But even Breitbart’s accusations were mild compared to the information disseminated on the Alex Jones Infowars site, which pointed to a George Soros-funded conspiracy behind Saturday’s events, in a video headlined “Virginia riots staged to bring in martial law, ban conservative gatherings.” 

In the video rant, Jones discusses a left-wing plot to spark a race war designed to trigger the imposition of martial law. He charges police and Charlottesville authorities with setting up rightist demonstrators to be “attacked” by the “Antifa meth heads “who were “bussed in by Soros” to “give them a victory.” He further alleged that liberal civil rights groups like the Southern Poverty Law Center had “infiltrated” the right-wing demonstrators and deliberately provoked violence.

The strategy of the left-wing conspiracy to “control the police” and “control the media,” Jones said, is “luring the right wing into towns where (they) control everything” in order to incite violent clashes to justify “banning all conservatives and libertarians.”

The “mayor in that town,” said Jones, was “working with the Antifa.” Mayor Michael Signer, the Jewish mayor of Charlottesville who has been a target of the so-called "alt-right," has blamed Trump for stoking the violence that took place Saturday. “I’m not going to make any bones about it,” Signer said. “I place the blame for a lot of what you’re seeing in America today right at the doorstep of the White House and the people around the president.”

Among those in Israel on Sunday defending Trump – and entertaining some of the conspiracy theories – was Marc Zell, co-chair of Republicans Abroad, who retweeted Trump supporter and Fox News commentator David Clarke saying that he was “Proud of @realDonaldTrump statement condemning violence in Charlottesville. Very Presidential. Didn’t take sides like Obama in Ferguson riot.”

Zell tweeted speculation that perhaps the violence at the Charlottesville rally was indeed the product of a plot concocted by Antifa and Soros.

On the neo-Nazi front, the website Daily Stormer took conspiracy theory a step further by suggesting that the car attack could have been a false flag event, but asking if its suspected perpetrator, Fields, could be Jewish.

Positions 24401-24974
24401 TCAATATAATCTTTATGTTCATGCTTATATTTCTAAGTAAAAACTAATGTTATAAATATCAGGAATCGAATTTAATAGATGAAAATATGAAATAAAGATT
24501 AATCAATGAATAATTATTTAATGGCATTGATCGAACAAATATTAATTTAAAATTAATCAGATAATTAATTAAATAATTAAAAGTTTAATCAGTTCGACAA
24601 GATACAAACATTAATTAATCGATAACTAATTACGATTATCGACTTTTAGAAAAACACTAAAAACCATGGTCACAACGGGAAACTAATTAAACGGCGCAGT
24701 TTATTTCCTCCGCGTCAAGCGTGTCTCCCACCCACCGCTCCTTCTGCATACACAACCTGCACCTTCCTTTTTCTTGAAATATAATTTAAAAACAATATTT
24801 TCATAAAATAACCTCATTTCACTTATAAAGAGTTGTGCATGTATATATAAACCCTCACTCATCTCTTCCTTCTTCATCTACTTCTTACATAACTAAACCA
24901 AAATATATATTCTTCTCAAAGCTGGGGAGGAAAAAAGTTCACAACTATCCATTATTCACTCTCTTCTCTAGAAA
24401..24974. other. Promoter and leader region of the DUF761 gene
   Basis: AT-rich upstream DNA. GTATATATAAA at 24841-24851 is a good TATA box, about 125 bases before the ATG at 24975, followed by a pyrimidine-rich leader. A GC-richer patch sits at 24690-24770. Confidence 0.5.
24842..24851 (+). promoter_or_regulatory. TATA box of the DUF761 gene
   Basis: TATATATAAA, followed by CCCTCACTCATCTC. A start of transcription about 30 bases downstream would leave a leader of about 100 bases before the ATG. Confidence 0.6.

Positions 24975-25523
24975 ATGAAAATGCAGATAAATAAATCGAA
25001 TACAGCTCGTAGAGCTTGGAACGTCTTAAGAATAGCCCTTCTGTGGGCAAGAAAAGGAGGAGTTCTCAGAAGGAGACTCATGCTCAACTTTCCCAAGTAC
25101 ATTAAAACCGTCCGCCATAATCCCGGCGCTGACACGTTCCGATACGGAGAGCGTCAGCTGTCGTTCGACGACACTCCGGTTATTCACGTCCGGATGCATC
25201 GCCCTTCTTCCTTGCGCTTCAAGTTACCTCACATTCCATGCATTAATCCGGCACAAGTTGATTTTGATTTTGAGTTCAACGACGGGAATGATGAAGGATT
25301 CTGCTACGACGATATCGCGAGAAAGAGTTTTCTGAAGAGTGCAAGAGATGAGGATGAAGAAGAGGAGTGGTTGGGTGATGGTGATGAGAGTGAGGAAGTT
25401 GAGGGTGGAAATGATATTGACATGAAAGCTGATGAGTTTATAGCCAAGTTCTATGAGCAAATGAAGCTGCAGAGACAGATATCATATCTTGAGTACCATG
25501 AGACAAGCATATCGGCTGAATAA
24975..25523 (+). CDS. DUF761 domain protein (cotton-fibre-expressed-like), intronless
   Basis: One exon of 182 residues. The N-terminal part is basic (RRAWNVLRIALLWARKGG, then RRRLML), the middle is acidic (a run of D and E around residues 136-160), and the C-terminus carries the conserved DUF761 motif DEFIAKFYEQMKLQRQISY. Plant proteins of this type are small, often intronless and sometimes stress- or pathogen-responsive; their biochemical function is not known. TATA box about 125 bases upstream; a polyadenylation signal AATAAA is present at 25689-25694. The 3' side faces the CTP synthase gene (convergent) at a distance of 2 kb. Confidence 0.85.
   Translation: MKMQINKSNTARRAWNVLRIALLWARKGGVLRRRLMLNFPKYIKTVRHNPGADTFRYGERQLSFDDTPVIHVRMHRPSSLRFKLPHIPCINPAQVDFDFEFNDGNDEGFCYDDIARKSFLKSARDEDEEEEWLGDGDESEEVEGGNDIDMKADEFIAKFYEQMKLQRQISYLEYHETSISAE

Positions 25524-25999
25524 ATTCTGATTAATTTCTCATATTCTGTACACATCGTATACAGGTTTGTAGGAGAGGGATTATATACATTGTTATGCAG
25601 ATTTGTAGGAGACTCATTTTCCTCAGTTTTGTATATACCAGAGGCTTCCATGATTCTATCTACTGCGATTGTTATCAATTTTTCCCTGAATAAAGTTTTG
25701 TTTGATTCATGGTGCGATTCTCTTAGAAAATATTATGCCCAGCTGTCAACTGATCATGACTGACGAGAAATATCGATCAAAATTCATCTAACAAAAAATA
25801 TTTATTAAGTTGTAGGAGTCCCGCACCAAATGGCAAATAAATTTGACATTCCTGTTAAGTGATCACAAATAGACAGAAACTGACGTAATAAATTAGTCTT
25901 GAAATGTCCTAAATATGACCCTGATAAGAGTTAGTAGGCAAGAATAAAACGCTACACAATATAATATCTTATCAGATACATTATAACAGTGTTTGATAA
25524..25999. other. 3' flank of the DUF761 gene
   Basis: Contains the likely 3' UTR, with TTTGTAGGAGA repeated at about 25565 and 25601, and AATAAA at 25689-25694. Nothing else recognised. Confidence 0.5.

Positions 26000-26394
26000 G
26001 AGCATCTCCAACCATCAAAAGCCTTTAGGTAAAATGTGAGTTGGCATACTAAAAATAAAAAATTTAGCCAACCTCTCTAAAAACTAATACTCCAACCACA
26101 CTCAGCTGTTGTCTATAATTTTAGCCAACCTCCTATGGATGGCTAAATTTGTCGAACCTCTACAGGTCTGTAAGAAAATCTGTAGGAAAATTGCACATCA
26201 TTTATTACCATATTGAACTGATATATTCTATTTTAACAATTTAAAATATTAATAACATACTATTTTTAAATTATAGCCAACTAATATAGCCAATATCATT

Daily Stormer editor Andrew Anglin based his suspicion on the suspect’s mother’s name, Samantha Bloom, whose video interview with AP has been widely circulated.

Anglin wrote: “‘Bloom’ is an almost exclusively Jewish name. He looks Jewish. Or at least like he could be Jewish. And I mean, look. Go to this Wikipedia list of people named ‘Bloom.’ They are pretty much all Jewish (except Orlando Bloom, who is not American).”

He theorized, “It looks to me as though he was probably Jewish, and going there to fight Nazis, but is insane and didn’t know who he was crashing into. I just think if he was in any way associated with the alt-right, they would have found that information immediately and posted it.”

Anglin was quoted by the website Business Insider as celebrating Trump’s “outright refusal to disavow” the white nationalist rally and movement.

He viewed it as a victory that at a press conference, Trump “refused to even mention anything to do with us. When reporters were screaming at him about White Nationalism he just walked out of the room.”

Former KKK leader and abiding white supremacist David Duke, who attended the Charlottesville rally, did not speculate that Fields was Jewish, but instead suggested an alternative theory for the young man’s actions. Duke posited that he had been in fear for his life, casting his decision to drive his car into the crowd of protesters as a form of self-defense.